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“Reading is a powerful force in society and connects us to the thoughts and ideas of people across space and time” – a Q&A with Theresa Giorza, literacies activist and PhD researcher

Published in the Sunday World: 20 May 2018; Daily Dispatch 21 May 2018; Herald 24 May 2018

By Carla Lever

Children decide in pairs which picture we are are going to discuss to follow our question: “Can a street be a classroom?” Here, two girls vote for a picture showing a collection of cut-out mermaids and fairies. Photographer: Daniel Born

Can you tell us a little about your research?

I’m really interested in the ways that children create stories but also connect with everyday objects, situations and spaces. My research has been about finding out how children make meaning by engaging with their surroundings. I’ve recently experimented with the question of whether a street can be a classroom and uncovered a whole lot of new ways of thinking about public spaces and children’s learning.

Why is children’s literacy such a passion for you?

Actually I like to talk about ‘literacies’ rather than ‘literacy’ because I see children expressing themselves through so many different means, many of them not needing words at all. Drawing is probably the most well supported story-making children’s language that is acknowledged by adults, but there are so many more!

Your work must have taken you to some interesting places and situations! Can you tell us some of the most memorable moments with children and storytelling?

The most remarkable things have happened when I have been able to return to a group of children I have worked with. The way that the slow, thoughtful processing of ideas works over time and re-emerges in different expressions is always surprising. Children develop their own favorite themes that can be seen as the beginning of their ‘literacy’ practice – even if there are no words involved!

What are the biggest everyday things all of us can do to make a difference with literacy acquisition and a love for books in our families and communities?

The two most important things are so simple: to have really good conversations and to be interested in the world! The key to having good conversations is to be interested in how people, including the very smallest people, see things and in what they think about the world.

What are some of the most creative South African teaching solutions you’ve encountered in response to lack of resources or challenging conditions?

The use of an ‘enquiry-based’ approach to learning is really creative. It’s a form of learning where children are encouraged to ask questions and explore ideas themselves as a way into a topic, rather than just being told facts. Philosophy with Children, for example, is an enquiry-based approach that uses picture books to explore ideas in a space in which the ideas and questions of children lead the session instead of the teacher.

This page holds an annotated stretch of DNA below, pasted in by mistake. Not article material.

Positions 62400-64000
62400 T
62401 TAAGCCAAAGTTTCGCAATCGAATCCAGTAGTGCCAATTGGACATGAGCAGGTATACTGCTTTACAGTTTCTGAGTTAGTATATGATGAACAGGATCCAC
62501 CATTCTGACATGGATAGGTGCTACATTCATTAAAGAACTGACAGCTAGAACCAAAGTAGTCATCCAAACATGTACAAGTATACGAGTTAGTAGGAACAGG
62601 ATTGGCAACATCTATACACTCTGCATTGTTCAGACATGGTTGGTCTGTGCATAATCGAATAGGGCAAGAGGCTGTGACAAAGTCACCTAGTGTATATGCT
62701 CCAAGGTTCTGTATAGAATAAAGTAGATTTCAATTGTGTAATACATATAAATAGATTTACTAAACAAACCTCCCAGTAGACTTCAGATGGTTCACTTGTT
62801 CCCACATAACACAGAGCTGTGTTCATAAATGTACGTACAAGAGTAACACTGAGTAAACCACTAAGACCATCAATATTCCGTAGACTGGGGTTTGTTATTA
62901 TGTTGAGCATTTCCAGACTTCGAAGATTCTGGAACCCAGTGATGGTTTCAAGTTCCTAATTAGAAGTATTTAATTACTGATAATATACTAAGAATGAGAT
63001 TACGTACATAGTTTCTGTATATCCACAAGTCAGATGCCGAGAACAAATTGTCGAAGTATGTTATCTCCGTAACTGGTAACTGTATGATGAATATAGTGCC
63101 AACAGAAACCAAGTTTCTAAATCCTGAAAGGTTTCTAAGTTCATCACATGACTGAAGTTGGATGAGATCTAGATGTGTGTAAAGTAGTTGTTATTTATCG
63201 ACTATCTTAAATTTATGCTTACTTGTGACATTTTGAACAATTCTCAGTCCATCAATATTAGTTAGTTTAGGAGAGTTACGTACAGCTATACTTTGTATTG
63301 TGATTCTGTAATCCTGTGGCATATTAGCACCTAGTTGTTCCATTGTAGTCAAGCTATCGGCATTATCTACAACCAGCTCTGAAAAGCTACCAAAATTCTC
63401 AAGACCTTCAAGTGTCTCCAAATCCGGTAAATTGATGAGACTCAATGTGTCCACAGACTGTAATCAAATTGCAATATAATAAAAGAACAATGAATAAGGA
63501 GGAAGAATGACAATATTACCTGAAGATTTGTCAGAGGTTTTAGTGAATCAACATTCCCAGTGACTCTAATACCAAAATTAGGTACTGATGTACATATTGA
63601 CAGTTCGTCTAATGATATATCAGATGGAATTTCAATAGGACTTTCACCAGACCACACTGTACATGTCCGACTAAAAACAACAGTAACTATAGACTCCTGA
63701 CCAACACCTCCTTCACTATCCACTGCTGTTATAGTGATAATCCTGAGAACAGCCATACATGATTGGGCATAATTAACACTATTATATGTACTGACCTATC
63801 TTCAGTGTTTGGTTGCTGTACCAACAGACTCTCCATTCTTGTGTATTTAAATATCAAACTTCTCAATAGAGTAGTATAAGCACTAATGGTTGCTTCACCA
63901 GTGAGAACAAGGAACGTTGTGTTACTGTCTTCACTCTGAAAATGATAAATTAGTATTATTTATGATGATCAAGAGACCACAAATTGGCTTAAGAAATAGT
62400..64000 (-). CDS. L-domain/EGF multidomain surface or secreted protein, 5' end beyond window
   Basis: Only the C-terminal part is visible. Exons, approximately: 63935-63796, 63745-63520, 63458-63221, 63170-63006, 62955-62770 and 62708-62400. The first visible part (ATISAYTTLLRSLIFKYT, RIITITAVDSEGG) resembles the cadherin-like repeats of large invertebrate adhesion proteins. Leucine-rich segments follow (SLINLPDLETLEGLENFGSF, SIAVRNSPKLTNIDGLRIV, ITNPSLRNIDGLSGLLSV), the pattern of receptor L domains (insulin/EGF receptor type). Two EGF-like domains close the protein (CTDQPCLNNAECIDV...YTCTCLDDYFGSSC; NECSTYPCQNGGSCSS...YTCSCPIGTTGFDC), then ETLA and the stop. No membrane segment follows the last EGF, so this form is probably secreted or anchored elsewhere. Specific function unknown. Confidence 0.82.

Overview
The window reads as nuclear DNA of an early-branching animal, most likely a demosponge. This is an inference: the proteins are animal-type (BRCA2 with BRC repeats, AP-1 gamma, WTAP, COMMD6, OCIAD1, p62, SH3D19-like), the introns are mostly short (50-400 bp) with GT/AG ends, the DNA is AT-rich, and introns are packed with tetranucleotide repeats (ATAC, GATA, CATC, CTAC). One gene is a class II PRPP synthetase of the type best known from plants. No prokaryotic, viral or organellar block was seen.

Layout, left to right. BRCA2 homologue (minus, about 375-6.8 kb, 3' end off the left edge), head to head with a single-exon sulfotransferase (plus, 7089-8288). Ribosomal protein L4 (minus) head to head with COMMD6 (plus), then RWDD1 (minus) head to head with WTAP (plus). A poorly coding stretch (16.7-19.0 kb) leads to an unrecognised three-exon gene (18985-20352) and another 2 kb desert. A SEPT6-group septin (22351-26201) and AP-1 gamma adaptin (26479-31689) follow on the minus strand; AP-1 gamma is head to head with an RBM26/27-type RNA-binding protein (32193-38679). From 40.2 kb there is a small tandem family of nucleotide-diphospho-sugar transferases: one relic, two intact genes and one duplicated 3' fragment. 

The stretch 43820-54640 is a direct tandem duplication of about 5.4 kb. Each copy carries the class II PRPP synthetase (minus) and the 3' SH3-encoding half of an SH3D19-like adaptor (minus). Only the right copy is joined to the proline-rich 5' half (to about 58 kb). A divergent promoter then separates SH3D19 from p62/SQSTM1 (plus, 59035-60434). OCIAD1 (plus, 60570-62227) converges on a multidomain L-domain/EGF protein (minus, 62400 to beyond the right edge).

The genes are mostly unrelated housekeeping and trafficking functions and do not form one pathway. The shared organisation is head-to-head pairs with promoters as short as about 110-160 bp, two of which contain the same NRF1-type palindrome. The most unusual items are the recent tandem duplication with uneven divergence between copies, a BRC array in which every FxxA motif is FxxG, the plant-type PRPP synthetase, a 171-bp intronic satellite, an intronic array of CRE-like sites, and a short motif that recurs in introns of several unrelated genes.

Why is reading together with children – and by oneself around children – so important?

Reading is a powerful force in society and connects us to the thoughts and ideas of people across space and time! Reading is at the centre of the way we learn and communicate, so it’s important that we invite children in as new readers as early as possible and establish reading as an enjoyable and inclusive activity.

What positive changes do you think we can realistically expect to see in the next five years in South African literacies or education?

One positive change I anticipate is for parents and families to really come on board in promoting children’s literacies. We need to educate parents about the importance of all the ‘literacies’ their children can explore before being introduced to school instruction – creative expression in storytelling, music, drawing and pattern making. Even more positive changes will come when ‘formal’ literacy learning embraces the abilities that children have for creating meaning, inventing narratives and engaging with the world together.

From Sunday April 15, Nal’ibali will be publishing its supplements in two new languages. An English-Setswana edition will be published in the Sunday World in the North West, and an English-Xitsonga edition will be donated to reading clubs in Limpopo. Clubs in both provinces will collect their copies from select post offices. The post offices (10 in each province) will also have 50 additional editions each to give away to member of the public.


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